Book marketing. The mere thought of marketing my books wants me to run to my bed and hide under the covers. Maybe I’ll even take a nap while I’m there. Anything to get out of having to do the dreaded marketing. Unfortunately, pouting doesn’t help the situation and – let’s face it – marketing is part of the gig of being a self-published writer. I can say I don’t care if anyone buys my books – I don’t do it for the money after all – but that would be a lie. I put months and months of effort into a single book. Of course, I want someone (preferably several someones) to read it! Even better, I’d really, really like someone to enjoy reading it. Sigh. Wouldn’t that be the life?
With everyone from grandma to high schoolers self-publishing books, it’s nearly impossible to get noticed. There are as many different marketing ideas as there are self-published books. (Slight exaggeration) There are virtual book tours, release blitzes, social media buzzes, guest posts, interviews, Facebook advertising, book giveaways …. The list goes on and on. And while I’ve found that some of these marketing tools work well, the tool which seems to work the best for me is signing my book up for a reader newsletter.
The number of companies sending newsletters with lists of free or on sale books to readers is staggering. The most well-known of which is BookBub. But I’m not going to talk about BookBub – mostly because I have yet to figure out what magic I need to perform to get BookBub to accept one of my books. (Quick aside – anyone know where I can get some eye of newt?) Selling books using a newsletter service like BookBub isn’t as easy as buying a slot in a newsletter and then watching the sales roll in. (Although that would be awe-some!) Here are a few rules to help sell more books through reader newsletters:
- Choose the appropriate newsletter. There are tons of newsletters for readers to choose from. And there are tons of newsletters that are rip offs for writers. In order to have a successful marketing push, you need to find a newsletter with subscribers to whom your book appeals. How do you do that? By far one of the best tools I’ve found for figuring out just which newsletters to promote my book in is from Book Buddy. It’s not free but for $4.99 you get a list of over 200 websites with all kinds of useful information like cost, number of (fake) users, conversions, etc. Totally worth the money. So skip that non-fat skinny latte today and buy this guide instead.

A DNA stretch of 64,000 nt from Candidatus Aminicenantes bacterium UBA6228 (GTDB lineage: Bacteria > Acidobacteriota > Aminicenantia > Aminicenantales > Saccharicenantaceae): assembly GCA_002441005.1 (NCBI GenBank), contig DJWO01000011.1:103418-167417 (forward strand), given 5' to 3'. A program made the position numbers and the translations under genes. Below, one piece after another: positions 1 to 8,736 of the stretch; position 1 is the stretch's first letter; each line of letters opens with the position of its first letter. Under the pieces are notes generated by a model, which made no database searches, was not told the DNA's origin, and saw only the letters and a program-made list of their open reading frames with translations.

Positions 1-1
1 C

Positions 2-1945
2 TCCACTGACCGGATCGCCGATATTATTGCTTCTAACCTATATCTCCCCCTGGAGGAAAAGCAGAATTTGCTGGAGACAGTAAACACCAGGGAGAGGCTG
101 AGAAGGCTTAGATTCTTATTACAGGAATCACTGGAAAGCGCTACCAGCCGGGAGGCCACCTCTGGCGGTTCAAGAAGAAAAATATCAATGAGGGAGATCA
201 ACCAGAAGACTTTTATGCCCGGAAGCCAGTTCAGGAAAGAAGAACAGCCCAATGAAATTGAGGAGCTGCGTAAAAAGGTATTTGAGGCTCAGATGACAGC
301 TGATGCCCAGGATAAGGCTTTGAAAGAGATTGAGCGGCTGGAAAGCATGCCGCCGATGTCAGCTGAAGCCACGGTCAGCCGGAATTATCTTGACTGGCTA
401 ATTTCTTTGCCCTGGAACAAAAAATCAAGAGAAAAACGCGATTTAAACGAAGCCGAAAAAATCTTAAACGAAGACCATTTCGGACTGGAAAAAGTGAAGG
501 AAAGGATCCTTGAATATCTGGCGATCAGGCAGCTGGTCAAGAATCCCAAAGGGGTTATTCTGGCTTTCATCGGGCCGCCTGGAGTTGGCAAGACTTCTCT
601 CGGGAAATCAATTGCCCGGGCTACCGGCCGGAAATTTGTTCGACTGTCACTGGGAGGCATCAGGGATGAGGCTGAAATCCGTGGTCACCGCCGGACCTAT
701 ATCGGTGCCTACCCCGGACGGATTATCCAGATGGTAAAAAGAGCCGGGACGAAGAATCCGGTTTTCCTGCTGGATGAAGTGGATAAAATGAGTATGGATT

- Book price. While most newsletters require a book to be on sale, several do accept books that are always priced at 99 cents. I have several books that are permanently on sale for 99 cents. Although I use newsletters for marketing pushes on these books, I notice that sales for these permanently on sale books is significantly less than my books which are actually reduced in price. I’ve decided to not lower the price of any more of my books to 99 cents permanently because of this. Well, not only because of this. It may also have something to do with wanting to actually make some money off of my blood, sweat and tears.
- Reviews. Some newsletters require a book to have at least 10 reviews with an average score of over 4.0, while other newsletters have no such requirement. I’ve been doing newsletter marketing pushes every month for the past eight months now and I’ve come to the conclusion that the more reviews the better. Oh sure, you can sign a book up for a newsletter the moment your book reaches that magical number of 10 reviews, but I advise you to wait. I’ve noticed that the more reviews a book has, the better the book sells during the newsletter ad. Don’t worry. I’m not saying you need to have 50 reviews. None of my books have 50 reviews! But having 20 reviews instead of 10 reviews makes a huge difference.
- Sign-up for several newsletters at once. Doing a marketing push isn’t cheap. Unfortunately, there is a direct correlation between the cost of the newsletter ad and the number of sales. Still, I recommend you bite the bullet and sign-up for several newsletters over a two or three-day period. Instead of seeing a one- or two-day spike in sales from a single newsletter ad, having your book in several ads over a two-day period will ensure book sales for several days after the newsletter ads have come and gone.
- Don’t immediately raise the price. Many readers will download a sample of your book before deciding whether or not to purchase. The purchase may therefore come a few days after the newsletter was delivered to readers. Also, not everyone immediately reads their email. There’s nothing worse for a reader than catching up on emails, seeing a book that looks like fun to read and then realizing that the price has already gone back up.
And now you’re wondering which newsletter services I use. My current go-to list includes ereader news, bargain booksy, manybooks and booksends. I have to admit, though, that there are several services I’d like to try but just find a bit too expensive at the moment. I’ll certainly let you know if I find any service that rocks my world. In the meantime, let me know if you have any tips or tricks for email newsletters that you don’t mind sharing.